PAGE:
More than a year after their liquidation by bankrupt RG Steel, the former Wheeling-Pittsburgh Steel plants in both Martins Ferry and Mingo Junction continue to sit quiet.
Wheeling-Pitt's longtime headquarters in downtown Wheeling came off the market this week, as Harvey Goodman Realtor sold the 1905 structure to New Albany, Ohio-based Access Infrastructures for $800,000. However, the Upper Ohio Valley continues waiting to learn the final destiny for the once-thriving industrial centers along the Ohio River.
In Martins Ferry, Mayor Paul Riethmiller waits to see what Wheeling businessmen Quay Mull and Joseph N. Gompers plan to do with the plant they paid $2 million to acquire last year.
UNCERTAIN FUTURE — The final destiny for the now closed Mingo Junction RG Steel plant remains uncertain, as owner Frontier Industrial continues searching for options. -- Casey Junkins
"Anything is better than nothing - and nothing is what is there now," Riethmiller said. "At one time, the parking lot would be totally filled. Now, you just see a couple of trucks."
Riethmiller said the steel mill once served as the city's largest water customer, in addition to being one of its top taxpayers. Since the mill's closure, he said Martins Ferry has faced some difficult choices in its city budget.
"We still have some pretty large water customers with the hospital (East Ohio Regional Hospital) and United Dairy. But not having the mill running has really hurt us."
Both Mull and Gompers have been unavailable for comment regarding their plans for the property.
"I had one conversation with Quay Mull. I don't know what he plans to do with the place," Riethmiller said. "I told him he would be crazy not to get into the oil and gas business."
Considering the Marcellus and Utica shale natural gas industry burgeoning in Ohio and West Virginia, the land's location along the Ohio River - along with the nearby rail and highway access - could make it attractive to some type of drilling-related business.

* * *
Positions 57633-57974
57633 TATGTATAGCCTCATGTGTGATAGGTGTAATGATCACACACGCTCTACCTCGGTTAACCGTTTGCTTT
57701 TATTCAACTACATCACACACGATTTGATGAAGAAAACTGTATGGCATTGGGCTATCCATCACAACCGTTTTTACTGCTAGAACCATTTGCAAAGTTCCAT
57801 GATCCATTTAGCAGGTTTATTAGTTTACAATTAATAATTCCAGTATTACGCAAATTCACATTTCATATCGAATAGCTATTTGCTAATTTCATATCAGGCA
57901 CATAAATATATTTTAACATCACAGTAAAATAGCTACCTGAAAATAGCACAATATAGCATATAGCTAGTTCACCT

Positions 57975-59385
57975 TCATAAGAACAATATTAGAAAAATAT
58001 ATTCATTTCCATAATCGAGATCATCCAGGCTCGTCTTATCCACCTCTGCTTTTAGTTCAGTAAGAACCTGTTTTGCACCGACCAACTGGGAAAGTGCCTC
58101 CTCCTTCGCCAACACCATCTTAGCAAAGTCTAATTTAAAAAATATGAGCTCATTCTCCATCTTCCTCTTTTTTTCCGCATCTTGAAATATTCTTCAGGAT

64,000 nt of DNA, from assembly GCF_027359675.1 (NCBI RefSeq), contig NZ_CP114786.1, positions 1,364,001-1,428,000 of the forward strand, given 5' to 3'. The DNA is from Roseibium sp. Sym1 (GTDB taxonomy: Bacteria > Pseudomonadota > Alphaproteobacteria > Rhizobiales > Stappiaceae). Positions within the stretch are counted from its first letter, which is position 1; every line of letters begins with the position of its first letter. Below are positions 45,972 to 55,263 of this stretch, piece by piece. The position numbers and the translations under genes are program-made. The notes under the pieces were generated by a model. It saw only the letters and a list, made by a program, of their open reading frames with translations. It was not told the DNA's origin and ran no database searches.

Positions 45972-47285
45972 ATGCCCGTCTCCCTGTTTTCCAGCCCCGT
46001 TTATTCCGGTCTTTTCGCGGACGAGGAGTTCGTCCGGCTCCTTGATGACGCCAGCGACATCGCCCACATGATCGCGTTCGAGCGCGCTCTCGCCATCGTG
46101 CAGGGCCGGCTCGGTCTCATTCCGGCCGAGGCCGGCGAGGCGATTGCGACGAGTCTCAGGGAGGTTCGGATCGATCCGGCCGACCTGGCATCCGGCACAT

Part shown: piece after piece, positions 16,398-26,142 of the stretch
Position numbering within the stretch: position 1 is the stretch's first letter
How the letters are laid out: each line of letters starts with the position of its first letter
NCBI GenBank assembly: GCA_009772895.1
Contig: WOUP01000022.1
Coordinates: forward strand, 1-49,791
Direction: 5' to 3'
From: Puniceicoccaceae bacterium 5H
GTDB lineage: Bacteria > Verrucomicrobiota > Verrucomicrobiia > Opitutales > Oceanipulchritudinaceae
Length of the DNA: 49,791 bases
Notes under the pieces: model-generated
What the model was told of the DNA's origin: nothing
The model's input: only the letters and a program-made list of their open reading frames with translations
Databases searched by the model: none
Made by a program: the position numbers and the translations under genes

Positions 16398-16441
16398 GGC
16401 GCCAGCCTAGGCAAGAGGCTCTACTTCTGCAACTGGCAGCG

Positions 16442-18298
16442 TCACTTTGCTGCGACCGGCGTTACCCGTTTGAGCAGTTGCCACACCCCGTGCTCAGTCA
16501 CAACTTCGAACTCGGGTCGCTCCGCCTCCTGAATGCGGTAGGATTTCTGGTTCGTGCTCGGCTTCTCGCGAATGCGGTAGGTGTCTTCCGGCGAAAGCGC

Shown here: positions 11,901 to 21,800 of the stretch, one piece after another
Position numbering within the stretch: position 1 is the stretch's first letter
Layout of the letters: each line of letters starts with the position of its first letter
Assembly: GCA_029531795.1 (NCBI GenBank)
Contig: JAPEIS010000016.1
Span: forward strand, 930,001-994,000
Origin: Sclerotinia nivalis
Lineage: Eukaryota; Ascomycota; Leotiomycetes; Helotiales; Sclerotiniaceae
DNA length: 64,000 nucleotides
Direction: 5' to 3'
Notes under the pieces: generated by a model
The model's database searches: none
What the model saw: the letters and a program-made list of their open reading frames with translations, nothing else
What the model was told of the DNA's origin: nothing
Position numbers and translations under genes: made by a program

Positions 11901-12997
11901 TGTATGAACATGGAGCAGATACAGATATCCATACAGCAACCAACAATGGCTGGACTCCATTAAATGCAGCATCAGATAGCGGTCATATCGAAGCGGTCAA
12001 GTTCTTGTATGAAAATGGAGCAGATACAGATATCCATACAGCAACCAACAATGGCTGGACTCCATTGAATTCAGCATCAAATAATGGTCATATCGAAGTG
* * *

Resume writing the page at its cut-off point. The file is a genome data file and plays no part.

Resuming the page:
"We would love to have the steel mill running again, but we also realize that may not happen," Riethmiller added. "As far as I know, the equipment used to make steel has all been removed from the place."
Another Belmont County deed shows a $500,000 sale of land in Martins Ferry from RG to an entity called Aldiny LLC, which later changed its name to "4K Industrial Park LLC." This company maintains a mailing address of 117 Edgington Lane in Wheeling, which is also the address of the Gompers & Associates accounting firm.
Esmark Inc. purchased the former RG Yorkville mill out of the RG bankruptcy last year with intentions to revitalize it as the Ohio Cold Rolling Co, but has cited market conditions as a reason why it has yet to restart the facility.
A final destiny is also yet to be determined for the large Mingo Junction plant, which Buffalo, N.Y.-based Frontier Industrial purchased out of the bankruptcy for $20 million. The facility contains the electric arc furnace, which itself cost $115 million to install in the mid-2000s.
Though his company's website states it specializes in "demolition" and "industrial gutting," Craig Slater, general counsel and vice president for Frontier, has said his crews have removed some material from the Mingo mill, but not everything that would be used for making steel. He said he hopes to enter an agreement with someone who can operate the plant.
Slater, who could not be reached for this report, previously said steelmakers from India were among those looking at the Mingo facility.
In Steubenville, the rusting structures of the former Wheeling-Pitt plant are now mostly gone, thanks to the demolition efforts of Wheeling-based Strauss Industries, which bought the plant for $15 million.